Biomolecular mass spectrometry
Mass spectrometry technology is at the heart of current biochemical analysis. Mass spectrometry enables the identification and characterization of proteins and their metabolic products and, with appropriate data handling systems, can be configured for global analyses (proteomics and metabolomics).
These “omic” approaches have developed rapidly in the past decade and continue to expand as interest grows in systems biology approaches that have the potential to model living systems. Mass spectrometry (MS) is now central to analysis of all the products of the genome.
Proteins and metabolites are chemically and structurally diverse. Many are found at low concentration in biochemical systems, yet play critical roles in biology. We are interested in developing strategies for biochemical separation and MS analysis that enhance coverage of this biochemical diversity and enable biological inference to be drawn.
We are interested in a range of applicants to help us develop technologies associated with mass spectrometry and biochemical separation, and to develop data handling approaches that can contribute to systems modelling and omic data analysis and integration.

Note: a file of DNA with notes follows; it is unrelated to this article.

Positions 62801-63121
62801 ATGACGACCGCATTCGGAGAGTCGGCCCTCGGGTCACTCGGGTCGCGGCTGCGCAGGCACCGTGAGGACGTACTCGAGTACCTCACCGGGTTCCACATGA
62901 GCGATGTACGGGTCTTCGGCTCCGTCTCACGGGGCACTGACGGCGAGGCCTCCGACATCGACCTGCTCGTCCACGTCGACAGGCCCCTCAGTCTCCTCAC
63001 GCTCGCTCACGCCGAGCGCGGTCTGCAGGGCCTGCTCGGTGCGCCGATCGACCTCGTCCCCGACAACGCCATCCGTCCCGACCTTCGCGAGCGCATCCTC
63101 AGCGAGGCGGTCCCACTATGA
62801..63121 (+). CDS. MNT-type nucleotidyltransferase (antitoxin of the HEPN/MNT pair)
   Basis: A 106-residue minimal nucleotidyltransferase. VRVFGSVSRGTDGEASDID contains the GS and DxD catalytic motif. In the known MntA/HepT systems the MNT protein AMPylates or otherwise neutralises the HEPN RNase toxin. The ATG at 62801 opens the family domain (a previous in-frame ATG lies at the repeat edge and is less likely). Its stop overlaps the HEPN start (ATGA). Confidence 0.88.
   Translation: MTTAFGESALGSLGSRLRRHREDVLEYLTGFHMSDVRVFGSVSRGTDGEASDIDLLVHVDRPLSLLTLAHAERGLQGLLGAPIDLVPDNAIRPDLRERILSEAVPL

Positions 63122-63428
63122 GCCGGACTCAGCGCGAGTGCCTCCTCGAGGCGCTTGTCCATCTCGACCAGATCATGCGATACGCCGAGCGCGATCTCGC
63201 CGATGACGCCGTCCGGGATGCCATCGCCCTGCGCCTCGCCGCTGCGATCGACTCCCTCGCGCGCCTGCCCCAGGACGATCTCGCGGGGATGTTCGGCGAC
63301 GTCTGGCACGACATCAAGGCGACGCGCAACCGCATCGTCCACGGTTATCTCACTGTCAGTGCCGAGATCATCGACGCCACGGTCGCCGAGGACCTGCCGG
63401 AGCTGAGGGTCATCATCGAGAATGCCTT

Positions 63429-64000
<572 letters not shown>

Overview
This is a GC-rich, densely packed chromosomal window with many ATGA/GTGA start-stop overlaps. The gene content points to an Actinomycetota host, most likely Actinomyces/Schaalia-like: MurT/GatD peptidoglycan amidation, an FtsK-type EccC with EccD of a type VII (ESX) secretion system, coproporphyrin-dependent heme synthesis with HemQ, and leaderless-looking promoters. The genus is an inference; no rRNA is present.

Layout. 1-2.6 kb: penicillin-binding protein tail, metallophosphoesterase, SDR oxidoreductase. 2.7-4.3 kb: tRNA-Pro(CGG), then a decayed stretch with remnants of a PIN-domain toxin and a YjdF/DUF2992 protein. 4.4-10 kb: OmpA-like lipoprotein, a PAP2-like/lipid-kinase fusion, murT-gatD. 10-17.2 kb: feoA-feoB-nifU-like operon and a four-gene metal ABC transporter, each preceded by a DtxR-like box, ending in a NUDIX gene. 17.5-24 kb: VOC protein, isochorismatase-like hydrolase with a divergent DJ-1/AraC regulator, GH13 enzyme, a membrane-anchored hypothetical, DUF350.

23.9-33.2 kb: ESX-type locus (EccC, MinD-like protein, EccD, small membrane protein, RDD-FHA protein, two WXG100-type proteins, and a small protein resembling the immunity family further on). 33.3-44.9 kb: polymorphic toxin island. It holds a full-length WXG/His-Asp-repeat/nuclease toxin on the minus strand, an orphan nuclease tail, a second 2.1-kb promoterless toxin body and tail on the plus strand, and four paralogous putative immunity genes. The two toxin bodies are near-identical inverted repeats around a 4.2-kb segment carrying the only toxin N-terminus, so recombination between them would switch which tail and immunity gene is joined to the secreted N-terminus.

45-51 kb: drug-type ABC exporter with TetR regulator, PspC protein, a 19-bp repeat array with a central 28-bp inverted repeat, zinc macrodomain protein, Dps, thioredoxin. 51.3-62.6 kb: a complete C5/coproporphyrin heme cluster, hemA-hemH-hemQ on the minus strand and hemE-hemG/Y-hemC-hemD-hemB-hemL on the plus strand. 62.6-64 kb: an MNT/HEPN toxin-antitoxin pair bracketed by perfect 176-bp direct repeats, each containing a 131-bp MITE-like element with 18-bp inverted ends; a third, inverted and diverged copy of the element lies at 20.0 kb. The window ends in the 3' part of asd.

- The development of high resolution biochemical separations that permit relative quantitation between isogenic samples, potentially enabling connections to be made between molecules and phenotypes.
- The development of improved methods for the analysis of proteins involved in metabolite transport and cellular communication. Such proteins are typically very hydrophobic and of relatively low abundance, and are thus frequently underrepresented in proteomic analyses.
- The establishment of mass spectrometry approaches that enable spatial resolution of biological systems, to reveal tissue architecture through molecular analysis.
- Analysis of cell products that act externally to the cells (“secretomics”), a ubiquitous mechanism by which an organism or cell modifies it’s biological niche through the projection of phenotype beyond the boundaries of self. Our interests in this area range from milk to intercellular communication in nerve tissues.